"That's still true for our country," Bush said, cheerfully. "We're really an optimistic people, and we firmly believe the best days are ahead for our country."
Then, Bush joked: "It's also comforting to know that on the other side of the world, it's already morning in Australia."
The quip generated a light moment in the State Dining Room, which was elegantly decorated with hot pink hydrangea, roses and blush-colored lisianthus. The flowers on the table encircled silver candelabras, which were made by a London silversmith in the early 1800s and given to the White House in 1963.
In a five-minute exchange of toasts, Bush said that the United States and Australia work together to expand trade, counter threats of nuclear proliferation and develop energy technologies.
"In the global war on terror we have no better ally than Australia and John Howard," Bush said.
Howard said the world will need the United States in the future as much as it does today.
"Those foolish enough to suggest that America should have a lesser role in the affairs of the world should pause and think whether they really mean what they say, because a world without a dedicated, involved America will be a lesser world, a less safe world, a more precarious world," Howard said.
Howard and his wife, Janette, arrived just before dark at the North Portico of the White House, where the president stood straightening his tuxedo jacket and chatting with first lady Laura Bush, who wore a pale yellow, beaded long-sleeved gown designed by Peggy Jennings.
The U.S. Marine Band began playing as the foursome headed inside. Outside, a worker used a wet scrub brush to erase chalk marks on the driveway that had marked where each U.S. troop was to stand at attention when the Australian delegation arrived in black limousines.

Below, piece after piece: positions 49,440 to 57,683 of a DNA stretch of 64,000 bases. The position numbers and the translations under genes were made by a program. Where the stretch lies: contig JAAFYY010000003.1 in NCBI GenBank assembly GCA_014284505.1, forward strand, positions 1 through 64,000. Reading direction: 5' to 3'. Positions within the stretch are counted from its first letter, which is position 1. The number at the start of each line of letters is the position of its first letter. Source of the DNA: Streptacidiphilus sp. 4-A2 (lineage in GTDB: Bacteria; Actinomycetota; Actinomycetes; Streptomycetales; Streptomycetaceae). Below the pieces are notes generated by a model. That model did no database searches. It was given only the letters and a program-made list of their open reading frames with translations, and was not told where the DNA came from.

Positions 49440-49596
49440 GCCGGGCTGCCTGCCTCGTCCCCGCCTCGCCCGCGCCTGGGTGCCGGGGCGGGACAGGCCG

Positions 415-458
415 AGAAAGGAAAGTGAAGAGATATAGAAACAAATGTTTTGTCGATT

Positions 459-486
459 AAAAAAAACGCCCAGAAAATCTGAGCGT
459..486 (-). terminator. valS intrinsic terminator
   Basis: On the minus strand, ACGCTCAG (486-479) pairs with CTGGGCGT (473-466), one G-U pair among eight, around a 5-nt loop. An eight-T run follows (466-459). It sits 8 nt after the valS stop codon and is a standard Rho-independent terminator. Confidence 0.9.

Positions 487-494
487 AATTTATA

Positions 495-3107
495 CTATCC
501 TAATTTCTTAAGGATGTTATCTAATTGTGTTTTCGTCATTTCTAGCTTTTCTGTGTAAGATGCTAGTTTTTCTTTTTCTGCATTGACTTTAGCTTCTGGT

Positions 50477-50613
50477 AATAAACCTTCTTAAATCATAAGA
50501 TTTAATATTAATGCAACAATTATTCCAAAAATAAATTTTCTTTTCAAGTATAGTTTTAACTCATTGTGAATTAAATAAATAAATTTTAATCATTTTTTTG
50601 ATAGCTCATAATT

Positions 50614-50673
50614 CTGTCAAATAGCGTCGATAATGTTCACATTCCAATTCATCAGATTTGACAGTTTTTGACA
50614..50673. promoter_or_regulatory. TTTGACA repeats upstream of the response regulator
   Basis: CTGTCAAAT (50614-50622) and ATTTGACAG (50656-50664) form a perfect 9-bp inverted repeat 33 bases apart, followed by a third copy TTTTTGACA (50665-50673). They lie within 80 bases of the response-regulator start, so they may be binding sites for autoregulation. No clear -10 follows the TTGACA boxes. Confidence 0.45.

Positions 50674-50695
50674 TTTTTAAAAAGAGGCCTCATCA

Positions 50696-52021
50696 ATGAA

As soon as the toasts concluded, the lights were dimmed and dinner was served. The first course of summer squash soup and duck prosciutto was followed by pan-roasted barramundi, a fish from Australia; melon relish; lemon risotto; and asparagus tips. Desert was a nougat glace with fresh oranges.
Bush began his day with Howard at an elaborate welcoming ceremony on the South Lawn. Bush recalled how the two had met at the White House on Sept. 10, 2001 — the day before the terrorist attacks. "Our nations have stood together on every day afterwards," Bush told Howard.
At a midday news conference, Bush joked that he was making Howard work for his supper by answering reporters' questions before their official dinner.
"Before I feed him tonight, I'm going to feed him to you," Bush told reporters.
They were to end their day in the East Room listening to music by Kenny Chesney, singer, songwriter, and Entertainer of the Year for both the Academy of Country Music and the Country Music Association.